24 houses of type C30, set on a sloping site in South Buckinghamshire. Cedar Chase is one of the best-preserved examples of Span's work, it was controversial when built, but is explicitly included in the Taplow Village Conservation Area "because of the high quality of its design and the way it blends in with the landscape". Marsham Lodge, 25 houses in communal gardens in Gerrards Cross built in 1969, was one of the last developm
Opal Property Group
Opal Property Group Limited referred to as Opal, was a company based in the United Kingdom which operates a number of large property developments in UK cities, targeted at students and private renters. Founded in 1998 by Stuart Wall, Opal was the largest provider of private student accommodation in the UK, providing accommodation for 20,000 students; the company went into administration in 2013 and its properties were transferred to other organisations. The company was founded in 1998. In March 2013, the company reported that one of its subsidiaries, Ocon Construction, was to be put into administration; the parent company Opal may be broken up. 13 further Opal property subsidiaries in Liverpool, Bradford, Huddersfield, Leicester and Wolverhampton went into administration in March. As of April 2013, much of the various sub companies in the group were in the hands of administrators with various property management companies brought in to oversee the developments whilst buyers were sought. Opal's properties include: Birmingham - Opal 1 in Highgate Leeds Opal 1 Opal 2 Opal Tower Leicester - halls of residence including Opal Court, nominated for the 2007 Carbuncle Cup London Opal 1 in Hoxton Opal 2 in Greenwich Opal 3 in Holloway Opal 4 in Tufnell Park Manchester - accommodation blocks around Whitworth Street Nottingham - halls of residence with common room and gymnasium Newport - Opal 1 Sheffield Opal 1 near the Devonshire Quarter Opal 2 in Netherthorpe Opal 3 in Netherthorpe
Redrow plc is one of the largest British housebuilders with a network of 15 operational divisions across the UK. It employs 2,300 people, it is listed on the London Stock Exchange and is a constituent of the FTSE 250 Index. Steve Morgan had been working as a site agent for Wellington Civil Engineering when, in 1974, the parent company decided it was to be closed. Morgan offered to take over the contract, borrowed £5,000 from his father, completed the contract at a profit. Further work was carried out for Wellington and, still aged only 21, Morgan registered his new company – Redrow. Redrow expanded through small civil engineering work and, with Simon Macbryde, formed a separate building company. Geographically, Redrow moved from its north Wales base into Cheshire and in the early 1980s made significant construction acquisitions in Manchester and the Wirral. Redrow's entry into housebuilding came in 1982 and by 1985 it had grown sufficiently to separate it out from the construction business. A small acquisition in Kent provided the base for a south-east housing operation.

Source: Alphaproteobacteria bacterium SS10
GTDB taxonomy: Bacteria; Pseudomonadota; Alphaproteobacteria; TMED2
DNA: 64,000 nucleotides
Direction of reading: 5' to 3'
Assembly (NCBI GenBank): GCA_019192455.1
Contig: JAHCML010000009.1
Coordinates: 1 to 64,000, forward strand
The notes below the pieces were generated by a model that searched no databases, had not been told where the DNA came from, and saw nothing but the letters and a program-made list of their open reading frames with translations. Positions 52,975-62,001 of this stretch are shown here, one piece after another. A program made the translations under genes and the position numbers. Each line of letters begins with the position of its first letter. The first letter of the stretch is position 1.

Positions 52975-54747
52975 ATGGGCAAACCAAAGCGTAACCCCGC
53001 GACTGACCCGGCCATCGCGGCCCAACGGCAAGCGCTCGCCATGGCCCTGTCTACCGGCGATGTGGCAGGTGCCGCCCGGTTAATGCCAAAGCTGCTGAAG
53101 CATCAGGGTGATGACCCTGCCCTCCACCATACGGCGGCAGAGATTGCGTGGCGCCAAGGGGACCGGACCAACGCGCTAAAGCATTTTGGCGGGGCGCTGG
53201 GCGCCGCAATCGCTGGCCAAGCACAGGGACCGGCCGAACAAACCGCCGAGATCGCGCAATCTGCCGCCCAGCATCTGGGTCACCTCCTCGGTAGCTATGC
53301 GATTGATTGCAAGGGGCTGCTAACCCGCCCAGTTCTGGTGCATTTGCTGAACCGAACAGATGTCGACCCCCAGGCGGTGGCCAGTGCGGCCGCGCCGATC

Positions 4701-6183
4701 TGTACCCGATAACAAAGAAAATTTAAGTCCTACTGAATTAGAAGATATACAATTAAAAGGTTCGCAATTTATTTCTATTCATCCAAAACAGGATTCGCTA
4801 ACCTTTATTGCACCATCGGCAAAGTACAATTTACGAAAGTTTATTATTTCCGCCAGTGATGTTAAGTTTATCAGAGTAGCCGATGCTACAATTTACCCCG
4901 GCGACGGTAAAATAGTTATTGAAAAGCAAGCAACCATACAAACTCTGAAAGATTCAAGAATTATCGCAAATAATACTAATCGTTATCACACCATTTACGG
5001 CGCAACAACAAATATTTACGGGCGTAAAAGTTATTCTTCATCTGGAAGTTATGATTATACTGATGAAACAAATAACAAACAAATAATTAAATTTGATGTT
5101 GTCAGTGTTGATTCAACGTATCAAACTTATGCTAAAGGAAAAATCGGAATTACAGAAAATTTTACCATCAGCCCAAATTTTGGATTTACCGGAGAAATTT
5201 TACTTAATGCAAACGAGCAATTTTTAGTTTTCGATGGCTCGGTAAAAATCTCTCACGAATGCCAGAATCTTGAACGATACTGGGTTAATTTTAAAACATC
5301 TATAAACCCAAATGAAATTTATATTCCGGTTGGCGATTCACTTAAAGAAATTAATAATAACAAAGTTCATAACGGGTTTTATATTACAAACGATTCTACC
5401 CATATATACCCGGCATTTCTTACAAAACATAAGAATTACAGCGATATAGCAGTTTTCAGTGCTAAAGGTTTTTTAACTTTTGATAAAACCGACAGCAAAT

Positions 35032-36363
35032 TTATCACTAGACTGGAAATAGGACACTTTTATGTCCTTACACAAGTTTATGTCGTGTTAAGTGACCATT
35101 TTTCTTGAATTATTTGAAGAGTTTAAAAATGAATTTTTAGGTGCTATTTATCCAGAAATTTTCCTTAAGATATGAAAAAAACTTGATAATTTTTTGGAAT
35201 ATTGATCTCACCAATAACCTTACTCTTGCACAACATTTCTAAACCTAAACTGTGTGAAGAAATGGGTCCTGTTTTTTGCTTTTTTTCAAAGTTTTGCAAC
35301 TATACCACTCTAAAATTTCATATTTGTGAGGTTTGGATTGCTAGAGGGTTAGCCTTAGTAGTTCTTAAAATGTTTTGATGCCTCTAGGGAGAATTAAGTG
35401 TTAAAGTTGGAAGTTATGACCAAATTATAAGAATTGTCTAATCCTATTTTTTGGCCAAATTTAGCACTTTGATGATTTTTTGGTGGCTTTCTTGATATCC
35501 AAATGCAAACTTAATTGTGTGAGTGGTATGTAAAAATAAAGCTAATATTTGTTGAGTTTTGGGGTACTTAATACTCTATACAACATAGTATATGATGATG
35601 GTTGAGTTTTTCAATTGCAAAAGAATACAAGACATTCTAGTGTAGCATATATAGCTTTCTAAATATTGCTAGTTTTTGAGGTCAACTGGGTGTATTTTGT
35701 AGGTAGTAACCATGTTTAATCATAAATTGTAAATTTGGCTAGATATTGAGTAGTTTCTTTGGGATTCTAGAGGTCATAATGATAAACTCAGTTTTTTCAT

By now, Redrow was selling over 1,000 houses a year. Further expansion took Redrow into the south-west, south Wales and Yorkshire but Redrow had pulled out of the vulnerable south-east market just ahead of the 1989 property collapse. Redrow returned to the south-east in 1993 as the housing recession neared its end, buying Costain Homes from the troubled Costain Group; the construction business was sold and with Redrow now purely a development business the Company was floated on the London Stock Exchange in 1994. Redrow grew through the rest of the decade reaching sales of 3,000 a year. In 2000 Steve Morgan announced his intention to leave the company, retaining only a 14 percent stake in the Company. Paul Pedley, who had joined Redrow as finance director in 1995, took over as managing director. In 2006 Redrow saw its 50,000th customer. In 2009, Steve Morgan returned to Redrow as Executive Chairman, having increased his shareholding to just under 30 percent. Following his return, Morgan reopened operating divisions in the north west and south midlands, closed during the recent recession.
A year Redrow launched its Heritage Collection followed by the Regent Collection and more modern Abode Collection. In 2014 Redrow celebrated its 40th anniversary and its London division completed two developments, Kingston Riverside and One Commercial Street. In February 2017 Redrow acquired Radleigh Homes in Derby, an established company which delivered 200 new homes in 2016, it has since been re-branded to Redrow Homes. In September 2017, it was announced that Morgan would "ease back" to a non-executive chairman role with Redrow. In July 2018, prompted by growth in London and the southern counties, Redrow announced the opening of its 15th division, Thames Valley, based in Oxfordshire. On 18 October 2018 Redrow announced its 100,000th customer and released statistics on the number of direct jobs it had created, including 2,000 trainees, a further 200,000 indirect employees. On 7 November 2018, it was announced that Steve Morgan would retire from the company in March 2019 with John Tutte taking over as executive chairman and Matthew Pratt as chief operating officer.